Some Career Advice for New UWI Students

Traditional educational goals have enormous value. The cultivation of intellectual curiosity and academic rigor are lifetime yields. And so it helpful for new undergraduates to undertake some career planning as taking action now can better position you to fulfill your aspirations later. Most of the advice I offer applies to students entering the Social Sciences and Humanities, but some of these principles are broadly applicable.

Employable students are those that have the knowledge to know when and how to use a particular skill-set. Don’t focus on one of these at the expense of the other. Rather, learn to make good judgement using available resources to solve unforeseen problems.

Even if you are not going to major in business, try take a few finance, accounts, or economics courses. In general, everyone should know more about these areas. The same goes for some learning how to write code. Don’t waste your electives on ‘easy’ courses. Use them to advance your general educational goal.

The most important skill a humanistic or social science student has is their ability to produce quality writing quickly. So take the time to learn how to write. Writing takes constant practice. Begin by training yourself to write 300 words everyday, even if it is not for your assignments. If you don’t you will lose ground to your peers. If you cannot write, it means you cannot express your thoughts in a clear, coherent, and communicable fashion.

Whichever major you decide to pursue, make sure you attend that department’s weekly talks and events. It will provide a means to network both with your instructors and tutors. Networks and friendships open doors. It may be scary at first, but persist. Have fortitude. And have faith in yourself. Listen, and don’t be afraid to talk. People will make allowances for you.

Extending from the previous point, make sure you visit your instructor’s office hours. Ask questions that demonstrate that you care about the material. It can only help you. Similarly, seek out as much free training as you can. This should be obvious, but many students do not take up this opportunity. Not all training can be represented on your CV, but it accrues.

Volunteer within civil society. This is one of the best places to put what you learn into action, gain skills, and experience. Civil society groups are often more than willing to take on the help. Don’t do too much, you still want to focus on your school work, but one day a week seems reasonable. (There are some problems here—unpaid internships are unfair and exploitative. But if it is to be unpaid, at least try advance the social good, and not a corporate end.)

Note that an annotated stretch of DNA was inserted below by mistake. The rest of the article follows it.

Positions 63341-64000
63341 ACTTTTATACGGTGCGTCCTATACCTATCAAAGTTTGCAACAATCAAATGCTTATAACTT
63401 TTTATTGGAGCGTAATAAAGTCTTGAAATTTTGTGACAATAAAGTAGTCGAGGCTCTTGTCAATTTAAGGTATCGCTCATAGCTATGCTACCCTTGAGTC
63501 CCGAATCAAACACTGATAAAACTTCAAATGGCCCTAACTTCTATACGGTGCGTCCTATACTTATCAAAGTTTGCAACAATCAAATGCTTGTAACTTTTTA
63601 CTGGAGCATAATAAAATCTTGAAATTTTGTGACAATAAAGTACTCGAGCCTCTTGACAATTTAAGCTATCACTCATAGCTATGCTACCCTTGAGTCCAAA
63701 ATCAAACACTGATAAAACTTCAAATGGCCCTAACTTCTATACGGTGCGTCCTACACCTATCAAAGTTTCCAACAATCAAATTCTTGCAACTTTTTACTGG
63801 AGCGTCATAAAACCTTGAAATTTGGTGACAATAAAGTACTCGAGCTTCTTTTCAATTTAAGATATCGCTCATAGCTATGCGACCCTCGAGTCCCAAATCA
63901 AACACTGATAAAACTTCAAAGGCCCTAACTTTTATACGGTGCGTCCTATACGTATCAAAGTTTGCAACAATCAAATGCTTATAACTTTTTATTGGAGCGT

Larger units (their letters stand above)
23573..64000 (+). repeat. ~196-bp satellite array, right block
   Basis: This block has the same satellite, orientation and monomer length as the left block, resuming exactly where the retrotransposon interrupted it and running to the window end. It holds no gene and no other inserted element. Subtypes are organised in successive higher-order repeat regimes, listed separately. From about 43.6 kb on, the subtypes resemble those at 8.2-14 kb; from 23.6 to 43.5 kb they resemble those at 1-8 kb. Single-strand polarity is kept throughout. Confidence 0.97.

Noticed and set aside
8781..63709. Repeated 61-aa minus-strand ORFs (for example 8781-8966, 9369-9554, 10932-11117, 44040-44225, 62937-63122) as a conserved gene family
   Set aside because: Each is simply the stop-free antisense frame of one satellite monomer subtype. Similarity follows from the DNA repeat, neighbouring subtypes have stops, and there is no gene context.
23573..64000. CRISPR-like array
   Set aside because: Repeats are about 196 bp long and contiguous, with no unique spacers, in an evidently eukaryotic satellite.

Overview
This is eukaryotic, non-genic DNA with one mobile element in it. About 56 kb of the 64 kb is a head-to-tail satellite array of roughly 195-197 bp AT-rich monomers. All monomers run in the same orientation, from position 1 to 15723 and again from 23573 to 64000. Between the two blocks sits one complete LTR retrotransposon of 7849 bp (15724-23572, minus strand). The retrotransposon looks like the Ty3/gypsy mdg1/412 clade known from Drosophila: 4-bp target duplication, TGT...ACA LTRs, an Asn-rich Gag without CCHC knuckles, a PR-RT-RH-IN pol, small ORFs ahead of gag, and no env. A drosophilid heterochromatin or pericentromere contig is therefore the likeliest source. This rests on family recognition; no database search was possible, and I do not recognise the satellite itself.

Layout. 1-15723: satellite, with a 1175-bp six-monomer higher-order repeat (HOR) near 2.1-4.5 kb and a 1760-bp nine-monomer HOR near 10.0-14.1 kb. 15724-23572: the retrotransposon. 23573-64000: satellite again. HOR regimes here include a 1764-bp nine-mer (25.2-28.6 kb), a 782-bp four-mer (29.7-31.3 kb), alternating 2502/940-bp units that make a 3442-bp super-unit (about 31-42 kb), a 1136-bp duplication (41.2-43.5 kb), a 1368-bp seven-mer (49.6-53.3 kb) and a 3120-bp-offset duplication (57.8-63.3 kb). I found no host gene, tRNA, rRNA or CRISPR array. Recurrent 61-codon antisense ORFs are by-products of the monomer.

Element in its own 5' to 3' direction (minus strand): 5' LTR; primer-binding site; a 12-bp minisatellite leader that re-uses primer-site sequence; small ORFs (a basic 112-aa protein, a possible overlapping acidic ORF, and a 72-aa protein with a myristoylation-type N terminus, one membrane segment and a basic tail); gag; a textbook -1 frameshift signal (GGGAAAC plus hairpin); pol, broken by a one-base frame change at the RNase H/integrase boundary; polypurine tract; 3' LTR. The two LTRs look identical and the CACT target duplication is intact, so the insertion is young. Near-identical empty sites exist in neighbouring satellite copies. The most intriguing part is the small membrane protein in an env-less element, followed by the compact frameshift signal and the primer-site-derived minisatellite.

Invest in your education. Education, it seems is one of the few things people are prepared to pay more for, but want less of. Don’t be like that. You have three odd years to read as much as you can, write as much as you can. Demand more from your classes and yourself. When I was an undergrad, the guideline was that in addition to your assigned readings, you should read a book per class per week, and a novel or book of poetry a week. As a rough guideline, this equals about 700 books over three years. Think how well versed you will be once you have done that activity. You will certainly be better positioned than the student who maybe read half of their assigned readings, and that difference will show.

This might seem burdensome, but as soon as possible select an economic sector you want to work in and focus all your projects on that sector. For instance, say you decide that in four years you want to work for WASA as their spokesperson, try to ensure that all the papers you write relate to WASA and their concerns. Further, for every paper you write, seek to interview at least one or two people who are working in your desired sector. This will help you build up a contact list, and could well present opportunities.

Try not to become too indebted. Debt makes you think instrumentally, and thus robs of the best of this educational opportunity. Post-university debt can also cripple your life chances. Being frugal and thrifty are good habits to form, so where you can try to go without. Lastly, apply for every award you can find. Search the internet for student awards, grants, and free events. Remember that a $300 award puts you in a position for a $1000 award. And that puts you in position for a $5000 award and so on. Never overlook the small awards.